Reggie Wayne's torrid start makes team look smart

Reggie Wayne made a statement by ignoring the NFL's uniform policy and pulling on orange gloves last Sunday.

It was the right thing to do, a heartfelt gesture from one friend to another. Wayne was recognizing Indianapolis Colts coach Chuck Pagano, who is battling leukemia.

This afternoon in the New York Jets' MetLife Stadium, the Colts receiver is expected to leave the orange in Indy.

"I may do it one more time, maybe the next home game,'' Wayne said, smiling. "I'm not sure if I'll be able to get away with it the rest of the year."

Normally, the NFL shows no tolerance for players who defy its strict uniform policy. In the case of Wayne, the league did not assess him a fine for the unapproved orange gloves worn for Pagano and leukemia awareness.

"I think one time, (the NFL will) let you slide,'' Wayne said. "Probably the second time, they'll give you a call.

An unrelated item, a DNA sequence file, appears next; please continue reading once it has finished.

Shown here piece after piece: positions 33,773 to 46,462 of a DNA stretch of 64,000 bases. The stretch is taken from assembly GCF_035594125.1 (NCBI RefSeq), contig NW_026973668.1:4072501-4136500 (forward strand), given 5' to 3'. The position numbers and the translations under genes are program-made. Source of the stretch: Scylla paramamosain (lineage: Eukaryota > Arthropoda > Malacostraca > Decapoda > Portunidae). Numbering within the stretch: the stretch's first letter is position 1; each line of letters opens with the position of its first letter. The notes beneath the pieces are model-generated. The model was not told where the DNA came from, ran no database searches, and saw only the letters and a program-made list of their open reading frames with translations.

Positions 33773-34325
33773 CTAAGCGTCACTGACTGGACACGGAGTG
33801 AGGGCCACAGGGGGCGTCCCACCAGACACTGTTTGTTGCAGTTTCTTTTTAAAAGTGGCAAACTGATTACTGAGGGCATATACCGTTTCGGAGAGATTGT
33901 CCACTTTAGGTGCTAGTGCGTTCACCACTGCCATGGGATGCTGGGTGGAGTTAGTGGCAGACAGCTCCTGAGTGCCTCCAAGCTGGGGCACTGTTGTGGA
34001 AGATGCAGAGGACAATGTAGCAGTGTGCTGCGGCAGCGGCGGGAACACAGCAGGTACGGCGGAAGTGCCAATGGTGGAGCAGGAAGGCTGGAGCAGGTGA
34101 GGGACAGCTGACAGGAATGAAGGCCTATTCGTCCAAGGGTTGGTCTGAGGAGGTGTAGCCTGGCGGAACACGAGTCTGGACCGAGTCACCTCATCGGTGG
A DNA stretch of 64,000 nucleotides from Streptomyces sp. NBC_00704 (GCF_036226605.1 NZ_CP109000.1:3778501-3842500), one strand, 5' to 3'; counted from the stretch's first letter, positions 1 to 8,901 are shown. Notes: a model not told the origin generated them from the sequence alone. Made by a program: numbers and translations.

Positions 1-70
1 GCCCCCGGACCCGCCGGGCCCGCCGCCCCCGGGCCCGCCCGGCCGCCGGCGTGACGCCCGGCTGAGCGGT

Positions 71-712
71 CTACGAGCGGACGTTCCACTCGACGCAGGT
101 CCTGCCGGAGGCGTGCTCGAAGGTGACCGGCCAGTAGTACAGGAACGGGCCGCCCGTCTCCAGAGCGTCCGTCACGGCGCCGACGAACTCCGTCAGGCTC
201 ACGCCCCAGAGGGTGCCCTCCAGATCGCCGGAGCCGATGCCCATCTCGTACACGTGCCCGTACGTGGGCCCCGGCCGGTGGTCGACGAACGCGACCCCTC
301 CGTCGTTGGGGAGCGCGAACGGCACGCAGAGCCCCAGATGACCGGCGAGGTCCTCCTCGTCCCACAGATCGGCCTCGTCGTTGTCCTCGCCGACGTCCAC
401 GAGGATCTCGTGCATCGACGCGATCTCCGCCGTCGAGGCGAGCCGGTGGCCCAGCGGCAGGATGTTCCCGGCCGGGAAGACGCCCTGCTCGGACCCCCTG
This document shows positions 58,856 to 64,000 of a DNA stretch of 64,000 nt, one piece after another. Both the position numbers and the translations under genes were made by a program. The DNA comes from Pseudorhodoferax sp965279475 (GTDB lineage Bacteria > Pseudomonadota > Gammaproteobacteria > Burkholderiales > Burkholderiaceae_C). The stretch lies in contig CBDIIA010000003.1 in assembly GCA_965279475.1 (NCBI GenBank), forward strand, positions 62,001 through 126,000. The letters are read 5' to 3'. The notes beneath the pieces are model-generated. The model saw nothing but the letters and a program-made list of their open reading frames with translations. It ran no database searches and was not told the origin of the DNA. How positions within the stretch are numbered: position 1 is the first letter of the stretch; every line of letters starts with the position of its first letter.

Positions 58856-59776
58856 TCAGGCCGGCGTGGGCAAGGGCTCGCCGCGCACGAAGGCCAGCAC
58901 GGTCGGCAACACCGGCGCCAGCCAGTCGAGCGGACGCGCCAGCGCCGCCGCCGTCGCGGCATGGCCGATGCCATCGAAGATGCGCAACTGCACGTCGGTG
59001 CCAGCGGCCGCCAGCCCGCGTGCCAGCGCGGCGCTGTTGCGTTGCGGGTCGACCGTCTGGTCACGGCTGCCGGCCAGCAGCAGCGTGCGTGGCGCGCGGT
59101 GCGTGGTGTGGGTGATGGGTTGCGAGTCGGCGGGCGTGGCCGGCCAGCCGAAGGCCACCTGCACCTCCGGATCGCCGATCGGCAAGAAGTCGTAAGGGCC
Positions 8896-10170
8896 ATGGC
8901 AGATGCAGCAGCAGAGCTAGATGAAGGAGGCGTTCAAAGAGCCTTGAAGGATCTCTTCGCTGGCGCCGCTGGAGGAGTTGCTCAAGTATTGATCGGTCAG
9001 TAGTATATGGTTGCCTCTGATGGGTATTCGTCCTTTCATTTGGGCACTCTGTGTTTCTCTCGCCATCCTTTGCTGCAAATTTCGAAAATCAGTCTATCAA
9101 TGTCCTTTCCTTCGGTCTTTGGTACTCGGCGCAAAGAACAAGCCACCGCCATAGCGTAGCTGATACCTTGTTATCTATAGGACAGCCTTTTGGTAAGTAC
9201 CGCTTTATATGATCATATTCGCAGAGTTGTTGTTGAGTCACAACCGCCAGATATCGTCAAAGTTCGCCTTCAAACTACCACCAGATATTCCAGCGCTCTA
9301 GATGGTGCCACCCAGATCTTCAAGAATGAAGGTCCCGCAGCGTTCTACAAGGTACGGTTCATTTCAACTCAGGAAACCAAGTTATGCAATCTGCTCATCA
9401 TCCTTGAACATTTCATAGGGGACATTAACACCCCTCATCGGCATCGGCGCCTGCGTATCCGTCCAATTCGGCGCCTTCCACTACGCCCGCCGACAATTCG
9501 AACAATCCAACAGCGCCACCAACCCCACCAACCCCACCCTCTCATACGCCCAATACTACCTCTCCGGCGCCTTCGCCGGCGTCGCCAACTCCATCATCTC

"I want my kids to have a good Christmas."

He laughed.

"I don't want them to be looking at me crazy when it's Christmas time, wondering why they only have one present," Wayne said.

Trust me, he was playfully stretching the truth like a bungee cord. In March, Wayne re-upped with the Colts, signing a three-year, $17.5 million contract that included a $7.5 million signing bonus.

Regarding the contract, it's proving to be a wise investment.

Wayne is tied for fifth in the league with 36 receptions and third with 506 yards despite playing one fewer game than those ahead of him. His catches are the most by a Colt in the first four games of a season, while his yardage trails only Marvin Harrison (513 in 1999).

Wayne needs two catches against the Jets to become just the 14th NFL player to reach 900 in his career.

The torrid start, Wayne insisted, is "me being me. I don't feel like I'm doing something abnormal. I've felt like I've always been this way."

Jets coach Rex Ryan calls Wayne "a terrific player. He's always been an elite receiver in this league."

Ryan has noticed how interim coach/offensive coordinator Bruce Arians has altered Wayne's role: He is moving around in the formation, even blocking more.
"He's doing some of the dirty jobs ... he's kind of taking that Hines Ward role that Pittsburgh had under Arians," Ryan said.

Perhaps, but rookie quarterback Andrew Luck is having no problem finding his go-to guy. Wayne has been targeted a league-high 60 times. That's 33.9 percent of Luck's 177 pass attempts.

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